“HPC is changing the world. Only through diverse opinions and perspectives can we ensure it changes the world for the better”
Our new series showcases the WHPC Mentorship program mentors. Our hope is that by highlighting these trailblazers—and the sometimes unique paths they followed into the field—other women will feel inspired to envision themselves in similar roles.
What was your path to working with HPC?
I graduated with a BS, MS, and Ph.D. in Computer Science from Georgia Institute of Technology and was a recipient of a 2013 R&D 100 award for my work on the ADIOS IO library. As I was nearing my grad school graduation, I saw three options. First was industry. I had left industry ultimately understanding the different career and employment sectors that researchers have from production software engineers.
Seeing the research side and understanding how it is almost exclusively evidence-based, stable, and long-term focused rather than force of will and profit-motivated helped me eliminate that as an option. For academia, I did not express this as an option to my advisor until too late. I did not properly prepare as a student to get an academic position. When I was graduating in 2010, the market for CS Systems PhDs for academic positions was slim. The national labs were the middle ground offering strong, real-world problems and a strong research budget and focus.
Ultimately, I took the position that was the least well known to me at Sandia and have not regretted it. My position has more freedom than I was likely to get elsewhere and even though I had to start over with a new research project from scratch as a new employee, a disadvantage no one should take without understanding the impact. I was able to establish myself as an independent person within a few years. I would not have accomplished this so quickly had I not been pushed into such an independent position.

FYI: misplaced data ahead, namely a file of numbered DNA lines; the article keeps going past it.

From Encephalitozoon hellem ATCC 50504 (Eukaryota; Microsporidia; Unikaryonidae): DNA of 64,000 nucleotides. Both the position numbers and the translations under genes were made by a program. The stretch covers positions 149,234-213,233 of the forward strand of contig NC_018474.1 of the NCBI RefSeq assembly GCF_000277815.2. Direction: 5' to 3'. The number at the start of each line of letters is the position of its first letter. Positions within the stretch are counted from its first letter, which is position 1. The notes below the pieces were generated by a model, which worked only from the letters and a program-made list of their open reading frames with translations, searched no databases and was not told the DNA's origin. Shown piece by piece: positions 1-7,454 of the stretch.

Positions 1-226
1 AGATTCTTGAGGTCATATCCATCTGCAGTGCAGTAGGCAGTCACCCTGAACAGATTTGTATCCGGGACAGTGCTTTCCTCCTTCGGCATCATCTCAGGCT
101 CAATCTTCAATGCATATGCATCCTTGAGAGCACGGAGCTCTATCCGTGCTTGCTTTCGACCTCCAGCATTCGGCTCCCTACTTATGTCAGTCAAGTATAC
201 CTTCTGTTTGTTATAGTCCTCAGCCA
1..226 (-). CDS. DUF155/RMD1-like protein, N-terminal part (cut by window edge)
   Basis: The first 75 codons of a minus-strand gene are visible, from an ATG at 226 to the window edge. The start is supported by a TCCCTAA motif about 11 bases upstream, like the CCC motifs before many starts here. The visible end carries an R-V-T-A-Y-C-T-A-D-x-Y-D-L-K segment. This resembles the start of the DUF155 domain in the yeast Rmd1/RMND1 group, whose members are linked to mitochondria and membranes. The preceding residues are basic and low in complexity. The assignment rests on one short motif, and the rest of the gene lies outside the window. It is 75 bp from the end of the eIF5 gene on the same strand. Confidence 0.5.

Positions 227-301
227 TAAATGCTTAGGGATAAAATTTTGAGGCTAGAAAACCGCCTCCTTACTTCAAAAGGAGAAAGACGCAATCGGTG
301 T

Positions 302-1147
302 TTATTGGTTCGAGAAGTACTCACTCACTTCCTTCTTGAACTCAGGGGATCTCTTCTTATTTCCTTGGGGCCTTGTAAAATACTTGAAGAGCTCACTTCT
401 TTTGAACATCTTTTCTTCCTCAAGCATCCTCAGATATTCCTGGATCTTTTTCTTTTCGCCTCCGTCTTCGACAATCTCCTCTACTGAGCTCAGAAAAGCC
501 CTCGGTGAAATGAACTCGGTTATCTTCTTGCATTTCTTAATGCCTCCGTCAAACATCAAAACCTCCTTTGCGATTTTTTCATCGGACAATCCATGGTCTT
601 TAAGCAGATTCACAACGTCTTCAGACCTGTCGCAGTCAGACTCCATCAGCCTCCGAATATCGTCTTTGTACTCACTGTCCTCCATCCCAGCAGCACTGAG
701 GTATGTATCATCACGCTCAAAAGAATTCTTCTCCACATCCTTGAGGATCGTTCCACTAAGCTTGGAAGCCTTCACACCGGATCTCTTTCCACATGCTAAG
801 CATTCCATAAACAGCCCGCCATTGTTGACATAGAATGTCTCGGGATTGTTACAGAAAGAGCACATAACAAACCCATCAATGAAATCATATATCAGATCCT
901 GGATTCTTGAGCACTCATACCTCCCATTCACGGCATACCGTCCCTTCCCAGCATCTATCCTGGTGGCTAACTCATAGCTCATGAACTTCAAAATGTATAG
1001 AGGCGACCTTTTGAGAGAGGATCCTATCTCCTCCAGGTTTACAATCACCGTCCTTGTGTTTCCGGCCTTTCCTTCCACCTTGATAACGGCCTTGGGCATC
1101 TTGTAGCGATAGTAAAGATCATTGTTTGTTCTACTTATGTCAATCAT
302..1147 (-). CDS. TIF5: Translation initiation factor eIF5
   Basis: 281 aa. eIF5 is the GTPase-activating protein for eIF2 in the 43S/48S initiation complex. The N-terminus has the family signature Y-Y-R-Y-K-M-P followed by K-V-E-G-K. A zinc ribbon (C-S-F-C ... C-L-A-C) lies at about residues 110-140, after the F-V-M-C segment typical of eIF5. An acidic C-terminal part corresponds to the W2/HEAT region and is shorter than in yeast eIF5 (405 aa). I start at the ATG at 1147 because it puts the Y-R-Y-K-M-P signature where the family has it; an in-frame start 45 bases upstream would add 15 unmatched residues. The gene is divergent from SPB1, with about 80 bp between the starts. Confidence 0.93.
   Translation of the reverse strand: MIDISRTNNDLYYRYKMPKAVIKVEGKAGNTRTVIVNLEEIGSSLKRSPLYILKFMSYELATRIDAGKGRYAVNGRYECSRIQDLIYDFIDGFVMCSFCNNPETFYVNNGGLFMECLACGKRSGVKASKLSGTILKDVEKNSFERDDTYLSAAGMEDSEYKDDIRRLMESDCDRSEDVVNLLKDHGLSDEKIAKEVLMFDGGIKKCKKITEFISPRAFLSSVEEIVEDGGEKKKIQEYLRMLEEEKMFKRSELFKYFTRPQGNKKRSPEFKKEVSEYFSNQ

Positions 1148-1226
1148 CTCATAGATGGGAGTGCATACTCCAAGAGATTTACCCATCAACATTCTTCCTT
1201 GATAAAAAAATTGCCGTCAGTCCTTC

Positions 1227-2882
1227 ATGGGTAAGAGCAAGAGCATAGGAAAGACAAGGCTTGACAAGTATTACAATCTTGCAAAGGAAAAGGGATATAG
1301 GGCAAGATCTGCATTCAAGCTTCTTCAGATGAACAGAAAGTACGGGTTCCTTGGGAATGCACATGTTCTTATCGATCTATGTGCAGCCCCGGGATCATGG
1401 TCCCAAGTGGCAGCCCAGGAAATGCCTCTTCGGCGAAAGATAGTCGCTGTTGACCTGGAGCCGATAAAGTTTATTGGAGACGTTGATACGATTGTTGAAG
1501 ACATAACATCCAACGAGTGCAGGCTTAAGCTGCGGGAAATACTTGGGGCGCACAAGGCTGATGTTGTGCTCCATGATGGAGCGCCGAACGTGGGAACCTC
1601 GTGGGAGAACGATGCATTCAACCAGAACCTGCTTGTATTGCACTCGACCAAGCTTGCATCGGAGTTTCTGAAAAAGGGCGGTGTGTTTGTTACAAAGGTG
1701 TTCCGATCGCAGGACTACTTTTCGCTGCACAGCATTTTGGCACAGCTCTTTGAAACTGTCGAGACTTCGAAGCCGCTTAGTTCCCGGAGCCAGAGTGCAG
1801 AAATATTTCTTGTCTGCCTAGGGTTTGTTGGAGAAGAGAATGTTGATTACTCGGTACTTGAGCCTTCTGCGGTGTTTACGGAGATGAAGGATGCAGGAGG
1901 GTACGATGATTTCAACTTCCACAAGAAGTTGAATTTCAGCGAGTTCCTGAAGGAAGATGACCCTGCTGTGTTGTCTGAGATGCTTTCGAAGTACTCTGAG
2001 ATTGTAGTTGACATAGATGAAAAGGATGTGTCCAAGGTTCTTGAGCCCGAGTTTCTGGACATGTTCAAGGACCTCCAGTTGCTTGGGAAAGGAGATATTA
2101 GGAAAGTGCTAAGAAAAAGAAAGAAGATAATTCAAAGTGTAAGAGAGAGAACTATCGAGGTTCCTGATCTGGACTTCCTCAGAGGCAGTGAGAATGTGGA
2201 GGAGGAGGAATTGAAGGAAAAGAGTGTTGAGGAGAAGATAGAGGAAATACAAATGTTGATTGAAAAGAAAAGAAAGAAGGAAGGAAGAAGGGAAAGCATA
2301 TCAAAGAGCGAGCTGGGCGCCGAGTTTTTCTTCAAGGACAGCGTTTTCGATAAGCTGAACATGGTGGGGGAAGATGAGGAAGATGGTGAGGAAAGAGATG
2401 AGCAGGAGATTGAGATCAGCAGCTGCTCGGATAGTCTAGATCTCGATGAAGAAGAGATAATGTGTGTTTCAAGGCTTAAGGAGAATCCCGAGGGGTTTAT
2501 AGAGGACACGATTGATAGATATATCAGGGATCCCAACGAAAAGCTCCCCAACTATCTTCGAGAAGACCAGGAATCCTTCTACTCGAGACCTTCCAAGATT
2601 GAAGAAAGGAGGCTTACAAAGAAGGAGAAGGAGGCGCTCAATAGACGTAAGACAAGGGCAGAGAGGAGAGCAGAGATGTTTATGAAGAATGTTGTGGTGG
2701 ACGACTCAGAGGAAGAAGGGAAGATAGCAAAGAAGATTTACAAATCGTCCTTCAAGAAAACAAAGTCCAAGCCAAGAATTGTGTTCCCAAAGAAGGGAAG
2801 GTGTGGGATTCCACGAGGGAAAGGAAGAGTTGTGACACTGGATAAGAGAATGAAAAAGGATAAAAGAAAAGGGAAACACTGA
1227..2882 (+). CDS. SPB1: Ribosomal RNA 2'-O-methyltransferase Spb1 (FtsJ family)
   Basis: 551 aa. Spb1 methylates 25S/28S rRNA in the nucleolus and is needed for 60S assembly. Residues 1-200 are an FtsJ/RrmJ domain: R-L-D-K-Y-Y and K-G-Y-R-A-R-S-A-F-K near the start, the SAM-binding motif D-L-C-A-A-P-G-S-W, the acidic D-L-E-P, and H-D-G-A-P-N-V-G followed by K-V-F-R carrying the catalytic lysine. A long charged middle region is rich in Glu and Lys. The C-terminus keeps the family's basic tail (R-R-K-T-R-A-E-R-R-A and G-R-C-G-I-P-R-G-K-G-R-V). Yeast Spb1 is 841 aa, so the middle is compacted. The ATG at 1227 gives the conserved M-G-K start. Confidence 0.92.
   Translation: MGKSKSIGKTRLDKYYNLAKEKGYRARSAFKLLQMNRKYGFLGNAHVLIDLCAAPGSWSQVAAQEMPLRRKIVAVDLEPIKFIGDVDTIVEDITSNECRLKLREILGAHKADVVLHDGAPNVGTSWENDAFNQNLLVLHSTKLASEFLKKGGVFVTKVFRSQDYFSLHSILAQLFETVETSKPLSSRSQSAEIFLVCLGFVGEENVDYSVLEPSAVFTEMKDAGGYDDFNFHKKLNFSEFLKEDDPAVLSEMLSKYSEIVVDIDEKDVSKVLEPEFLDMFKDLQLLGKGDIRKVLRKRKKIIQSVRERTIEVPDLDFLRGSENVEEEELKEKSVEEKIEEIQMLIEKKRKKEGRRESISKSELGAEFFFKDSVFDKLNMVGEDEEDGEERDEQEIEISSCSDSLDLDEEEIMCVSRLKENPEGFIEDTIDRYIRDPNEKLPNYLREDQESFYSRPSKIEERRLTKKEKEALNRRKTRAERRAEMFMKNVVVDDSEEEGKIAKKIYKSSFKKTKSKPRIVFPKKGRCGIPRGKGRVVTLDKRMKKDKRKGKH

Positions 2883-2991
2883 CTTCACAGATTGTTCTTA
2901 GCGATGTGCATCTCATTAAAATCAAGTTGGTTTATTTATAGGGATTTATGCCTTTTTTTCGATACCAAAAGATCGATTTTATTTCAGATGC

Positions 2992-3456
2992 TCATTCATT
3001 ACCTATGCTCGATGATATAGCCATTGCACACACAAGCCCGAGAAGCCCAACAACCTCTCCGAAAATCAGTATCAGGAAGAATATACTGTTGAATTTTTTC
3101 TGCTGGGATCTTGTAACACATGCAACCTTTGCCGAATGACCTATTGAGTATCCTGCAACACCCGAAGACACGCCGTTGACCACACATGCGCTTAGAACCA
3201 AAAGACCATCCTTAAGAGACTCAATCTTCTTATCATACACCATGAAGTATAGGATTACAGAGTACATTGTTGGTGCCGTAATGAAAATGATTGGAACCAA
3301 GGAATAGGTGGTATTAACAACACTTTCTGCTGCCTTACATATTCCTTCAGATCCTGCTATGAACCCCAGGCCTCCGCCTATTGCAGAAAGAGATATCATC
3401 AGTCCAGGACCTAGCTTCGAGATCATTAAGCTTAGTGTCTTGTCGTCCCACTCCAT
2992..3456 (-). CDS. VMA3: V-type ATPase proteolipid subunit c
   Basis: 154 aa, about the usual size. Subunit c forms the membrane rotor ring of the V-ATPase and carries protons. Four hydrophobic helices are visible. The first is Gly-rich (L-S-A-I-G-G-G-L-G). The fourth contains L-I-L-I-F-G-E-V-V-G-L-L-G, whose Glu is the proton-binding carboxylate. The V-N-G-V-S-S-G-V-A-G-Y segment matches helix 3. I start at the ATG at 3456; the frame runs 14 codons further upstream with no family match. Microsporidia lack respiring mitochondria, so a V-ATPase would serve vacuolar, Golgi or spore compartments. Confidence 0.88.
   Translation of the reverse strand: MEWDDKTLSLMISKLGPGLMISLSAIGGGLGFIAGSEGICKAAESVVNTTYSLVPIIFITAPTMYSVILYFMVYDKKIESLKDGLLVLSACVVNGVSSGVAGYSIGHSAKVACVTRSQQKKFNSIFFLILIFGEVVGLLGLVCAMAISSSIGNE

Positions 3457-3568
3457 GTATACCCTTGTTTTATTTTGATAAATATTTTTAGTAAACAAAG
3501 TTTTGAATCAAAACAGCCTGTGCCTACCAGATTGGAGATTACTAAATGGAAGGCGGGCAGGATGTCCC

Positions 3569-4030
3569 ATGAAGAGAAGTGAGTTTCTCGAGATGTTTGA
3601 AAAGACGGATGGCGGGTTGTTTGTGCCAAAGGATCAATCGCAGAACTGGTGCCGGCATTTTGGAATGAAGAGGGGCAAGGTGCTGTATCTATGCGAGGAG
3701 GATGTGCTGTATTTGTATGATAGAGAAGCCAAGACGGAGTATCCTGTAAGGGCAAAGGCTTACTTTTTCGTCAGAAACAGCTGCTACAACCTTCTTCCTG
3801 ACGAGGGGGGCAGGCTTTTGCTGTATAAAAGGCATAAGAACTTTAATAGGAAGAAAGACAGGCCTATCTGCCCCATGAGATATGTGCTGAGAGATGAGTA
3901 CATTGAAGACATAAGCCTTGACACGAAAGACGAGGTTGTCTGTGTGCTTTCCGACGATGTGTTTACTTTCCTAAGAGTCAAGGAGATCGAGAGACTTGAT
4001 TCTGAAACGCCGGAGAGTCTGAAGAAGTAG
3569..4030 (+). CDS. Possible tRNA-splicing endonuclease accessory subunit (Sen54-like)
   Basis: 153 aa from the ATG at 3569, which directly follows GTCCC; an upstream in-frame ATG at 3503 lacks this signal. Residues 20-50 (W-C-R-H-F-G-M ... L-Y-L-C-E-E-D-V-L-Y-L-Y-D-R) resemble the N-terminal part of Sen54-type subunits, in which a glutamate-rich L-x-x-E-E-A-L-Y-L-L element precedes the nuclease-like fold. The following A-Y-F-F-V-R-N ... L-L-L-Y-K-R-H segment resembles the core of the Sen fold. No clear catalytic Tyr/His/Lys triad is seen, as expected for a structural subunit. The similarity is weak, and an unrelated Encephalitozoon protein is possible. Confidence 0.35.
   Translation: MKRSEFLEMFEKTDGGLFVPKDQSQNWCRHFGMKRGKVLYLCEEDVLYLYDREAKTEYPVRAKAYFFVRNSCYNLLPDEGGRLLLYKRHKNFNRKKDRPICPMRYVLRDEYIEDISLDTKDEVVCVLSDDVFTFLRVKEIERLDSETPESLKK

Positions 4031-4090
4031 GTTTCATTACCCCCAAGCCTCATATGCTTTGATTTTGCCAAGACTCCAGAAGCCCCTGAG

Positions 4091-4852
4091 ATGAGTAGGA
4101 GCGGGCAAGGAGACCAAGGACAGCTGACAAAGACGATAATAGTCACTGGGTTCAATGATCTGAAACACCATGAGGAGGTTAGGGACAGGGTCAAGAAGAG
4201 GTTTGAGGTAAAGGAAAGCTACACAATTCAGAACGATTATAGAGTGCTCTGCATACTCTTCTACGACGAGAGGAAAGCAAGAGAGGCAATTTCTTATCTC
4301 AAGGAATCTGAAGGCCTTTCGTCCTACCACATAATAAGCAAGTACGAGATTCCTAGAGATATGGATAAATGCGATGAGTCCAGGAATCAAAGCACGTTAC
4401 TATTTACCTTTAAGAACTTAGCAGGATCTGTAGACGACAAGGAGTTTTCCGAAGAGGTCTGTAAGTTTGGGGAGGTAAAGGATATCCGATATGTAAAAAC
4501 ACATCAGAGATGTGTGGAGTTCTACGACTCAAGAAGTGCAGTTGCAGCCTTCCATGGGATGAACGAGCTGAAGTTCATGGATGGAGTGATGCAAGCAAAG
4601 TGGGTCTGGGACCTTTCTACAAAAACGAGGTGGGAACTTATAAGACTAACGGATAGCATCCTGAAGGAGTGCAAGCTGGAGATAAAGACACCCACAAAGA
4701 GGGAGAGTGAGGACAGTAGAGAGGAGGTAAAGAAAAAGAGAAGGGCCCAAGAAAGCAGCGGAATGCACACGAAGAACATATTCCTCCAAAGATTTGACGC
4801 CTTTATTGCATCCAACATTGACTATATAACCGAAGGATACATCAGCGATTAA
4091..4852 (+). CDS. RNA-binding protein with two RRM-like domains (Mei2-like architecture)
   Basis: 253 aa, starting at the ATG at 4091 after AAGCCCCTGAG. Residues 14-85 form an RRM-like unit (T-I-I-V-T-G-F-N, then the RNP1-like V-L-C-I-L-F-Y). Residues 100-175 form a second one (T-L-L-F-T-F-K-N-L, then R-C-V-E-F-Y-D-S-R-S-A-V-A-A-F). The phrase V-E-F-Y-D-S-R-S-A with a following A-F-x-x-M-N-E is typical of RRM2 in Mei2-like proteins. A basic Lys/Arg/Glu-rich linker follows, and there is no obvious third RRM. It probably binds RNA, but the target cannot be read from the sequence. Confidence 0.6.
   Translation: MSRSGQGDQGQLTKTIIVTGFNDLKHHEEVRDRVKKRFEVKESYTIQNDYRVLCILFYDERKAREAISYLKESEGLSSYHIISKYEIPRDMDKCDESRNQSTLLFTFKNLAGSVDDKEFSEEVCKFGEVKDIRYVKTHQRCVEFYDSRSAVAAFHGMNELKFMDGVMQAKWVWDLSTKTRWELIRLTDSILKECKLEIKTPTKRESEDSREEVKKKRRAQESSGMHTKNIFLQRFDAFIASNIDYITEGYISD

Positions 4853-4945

Why did you choose a career in HPC?
I didn’t start my career in HPC. I fell into it. My first hands-on exposure to computers was at 9 years old in 1979 and I was programming by the next year. I loved being able to manipulate a tool to do amazing things all through a little effort. I went to undergrad for computer science and intended to go to grad school. I was broke and didn’t know grad school could be subsidized. Instead, I ended up writing programming packages for embedded industrial controls (i.e., the computers that run factories and assembly lines). From there, I went into medical software working on clinician workflow software. When it was time to change jobs again, I had to go to grad school to attain a similar position to the one I wanted to leave.
Once in grad school, I tried learning sciences but discovered I liked actual teaching more than learning and exploring teaching techniques. I also tried software engineering thinking it was about building big systems. It was about understanding the process of building big systems. That pushed me into systems. I was fortunate to get connected with an advisor that had connections with the US DOE national labs and was introduced to working on software infrastructure to help advance large-scale science and engineering. My lifelong love for science was now something I could directly support in my career in computing. From that point onward, HPC has been the core of my computing focus.